The UK government is facing a backlash after announcing a cut to its global aid budget by £2.9 billion this year as MPs left parliament for their summer break.
Foreign secretary Dominic Raab said the move was because of the economic hit caused by the coronavirus crisis, and insisted the UK will still meet its commitment to spend 0.7% of gross national income (GNI) on international development.
Government sources said that a “line by line” review of aid projects had taken place and what were considered the “40 most vulnerable countries” were prioritised for assistance.
The spending on Official Development Assistance (ODA) was set to be £15.8 billion this year before the Covid-19 crisis emerged.
Sarah Champion, chairwoman of the Commons International Development Committee, said it was “poor practice” to announce the move on the final day of parliament before the summer recess as MPs could not scrutinise it.
And the Liberal Democrats branded the move “callous”.
In a letter to Champion, Raab said: “The UK is experiencing a severe economic downturn as a result of the Covid-19 pandemic.
“We have been able to ensure that the money we will still spend in 2020 remains prioritised on poverty reduction for the ‘bottom billion’, as well as tackling climate change and reversing biodiversity loss, championing girls education, UK leadership in the global response to Covid-19, and campaigning on issues such as media freedom and freedom of religious belief.”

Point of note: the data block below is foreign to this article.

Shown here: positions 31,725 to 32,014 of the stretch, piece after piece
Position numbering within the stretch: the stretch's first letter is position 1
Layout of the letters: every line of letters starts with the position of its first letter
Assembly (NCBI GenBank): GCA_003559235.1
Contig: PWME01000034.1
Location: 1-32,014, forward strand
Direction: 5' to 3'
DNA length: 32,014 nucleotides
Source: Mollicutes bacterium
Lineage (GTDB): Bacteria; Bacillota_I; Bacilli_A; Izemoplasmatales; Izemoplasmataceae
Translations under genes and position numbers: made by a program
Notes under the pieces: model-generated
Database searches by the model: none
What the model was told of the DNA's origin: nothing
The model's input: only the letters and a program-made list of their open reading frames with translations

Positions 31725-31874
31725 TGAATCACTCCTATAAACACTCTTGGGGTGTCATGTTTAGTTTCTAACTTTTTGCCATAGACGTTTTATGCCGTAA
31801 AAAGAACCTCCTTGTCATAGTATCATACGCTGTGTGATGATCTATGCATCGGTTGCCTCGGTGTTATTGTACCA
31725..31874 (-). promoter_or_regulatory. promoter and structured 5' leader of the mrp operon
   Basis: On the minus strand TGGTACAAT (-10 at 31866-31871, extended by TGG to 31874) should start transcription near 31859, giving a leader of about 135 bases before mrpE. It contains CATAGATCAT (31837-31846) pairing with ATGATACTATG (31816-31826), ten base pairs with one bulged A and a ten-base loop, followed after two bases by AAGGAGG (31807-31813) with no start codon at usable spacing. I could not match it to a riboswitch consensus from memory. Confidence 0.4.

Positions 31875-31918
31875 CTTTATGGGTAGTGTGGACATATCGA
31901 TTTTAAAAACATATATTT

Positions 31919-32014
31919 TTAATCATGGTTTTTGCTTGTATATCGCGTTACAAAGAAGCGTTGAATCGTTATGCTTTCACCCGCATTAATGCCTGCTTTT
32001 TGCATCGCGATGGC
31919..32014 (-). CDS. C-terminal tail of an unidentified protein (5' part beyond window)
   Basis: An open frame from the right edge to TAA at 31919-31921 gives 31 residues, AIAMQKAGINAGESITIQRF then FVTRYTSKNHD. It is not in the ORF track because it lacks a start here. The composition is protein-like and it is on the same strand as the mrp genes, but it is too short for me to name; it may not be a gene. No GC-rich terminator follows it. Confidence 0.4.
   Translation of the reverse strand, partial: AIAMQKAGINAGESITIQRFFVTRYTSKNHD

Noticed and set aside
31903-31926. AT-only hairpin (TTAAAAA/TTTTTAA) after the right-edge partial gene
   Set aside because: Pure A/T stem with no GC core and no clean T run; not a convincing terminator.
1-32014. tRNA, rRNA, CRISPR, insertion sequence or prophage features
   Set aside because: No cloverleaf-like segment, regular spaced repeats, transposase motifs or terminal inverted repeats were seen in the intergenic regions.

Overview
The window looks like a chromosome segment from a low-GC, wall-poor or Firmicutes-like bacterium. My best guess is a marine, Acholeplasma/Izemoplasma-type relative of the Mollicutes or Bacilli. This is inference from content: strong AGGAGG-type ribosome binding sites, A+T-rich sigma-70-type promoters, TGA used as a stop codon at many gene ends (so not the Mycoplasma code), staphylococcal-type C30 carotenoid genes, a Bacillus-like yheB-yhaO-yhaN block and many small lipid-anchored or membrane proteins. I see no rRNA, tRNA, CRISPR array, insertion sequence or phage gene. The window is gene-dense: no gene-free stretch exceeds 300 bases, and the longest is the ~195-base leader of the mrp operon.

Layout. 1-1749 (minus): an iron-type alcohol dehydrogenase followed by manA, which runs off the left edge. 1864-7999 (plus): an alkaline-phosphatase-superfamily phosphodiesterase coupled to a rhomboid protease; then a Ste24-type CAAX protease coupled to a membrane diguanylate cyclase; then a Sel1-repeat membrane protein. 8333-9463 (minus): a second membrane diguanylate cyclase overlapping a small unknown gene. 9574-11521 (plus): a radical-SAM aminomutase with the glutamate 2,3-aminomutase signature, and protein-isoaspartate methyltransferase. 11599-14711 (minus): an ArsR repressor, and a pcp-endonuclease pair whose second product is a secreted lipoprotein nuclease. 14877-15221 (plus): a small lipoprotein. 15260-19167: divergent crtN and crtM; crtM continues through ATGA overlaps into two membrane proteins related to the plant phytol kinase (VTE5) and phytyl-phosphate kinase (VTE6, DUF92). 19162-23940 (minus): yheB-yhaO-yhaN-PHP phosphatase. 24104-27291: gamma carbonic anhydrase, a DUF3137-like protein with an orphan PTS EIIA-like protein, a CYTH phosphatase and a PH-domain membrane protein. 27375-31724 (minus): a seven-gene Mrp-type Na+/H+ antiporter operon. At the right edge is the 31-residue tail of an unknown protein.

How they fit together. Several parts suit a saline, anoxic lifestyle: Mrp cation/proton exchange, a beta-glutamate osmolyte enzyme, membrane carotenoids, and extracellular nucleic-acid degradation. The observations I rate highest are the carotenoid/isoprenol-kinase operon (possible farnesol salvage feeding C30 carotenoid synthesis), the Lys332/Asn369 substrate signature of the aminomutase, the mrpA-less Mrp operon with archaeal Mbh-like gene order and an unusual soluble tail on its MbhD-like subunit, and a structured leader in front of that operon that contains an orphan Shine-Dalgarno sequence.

Raab said spending on ODA would remain at 0.7% of GNI.
He said: “So that we can react to the potential shrinkage in our economy, and therefore a decrease in the value of the 0.7% commitment (which is based on the UK’s GNI), we have identified a £2.9bn package of reductions in the government’s planned ODA spend so we can proceed prudently for the remainder of 2020.
“The package I have agreed with the prime minister maintains our flexibility and enables the government to manage our ODA spend against an uncertain 0.7% position.
“It will see some reductions made now, with arrangements in place to tailor spending further during the remaining months as we start to gain a clearer economic picture.”
Champion branded announcing the move on the last day of parliament before the long summer recess “poor practice”.
She said: “The announcement today raises more questions than it answers.
“The letter speaks of delaying activity and stopping some spending – what is the timescale on this?
“If it is with immediate effect, do the projects know or will they find out via the media as DFID staff did about the merger? Is there an overarching strategy in place?
“Will the evaluation of the impact of these cuts be made public? Where is the scrutiny?
“Clearly there has been no consultation, but to release this news literally as parliament rises so there can be no scrutiny by MPs is poor practice.”
Labour’s Shadow international development secretary Preet Gill said: “As we face the reality of lower GDP, projects and programmes that are not transparent or have been found to have no or limited development impact should be the focus of re-evaluation.
“Labour wants the aid budget to deliver value for money for British taxpayers and urge the Government to make sure it is focused on tackling poverty.”
Liberal Democrat international development spokesperson Wendy Chamberlain said: “Despite previous assurances that clearly weren’t worth the paper they were written on, we now see the callous Tories for who they really are.
“This devastating cut to international aid is a clear sign that the UK is abandoning the world stage. Because of this government more children will have their life chances blighted by poverty.”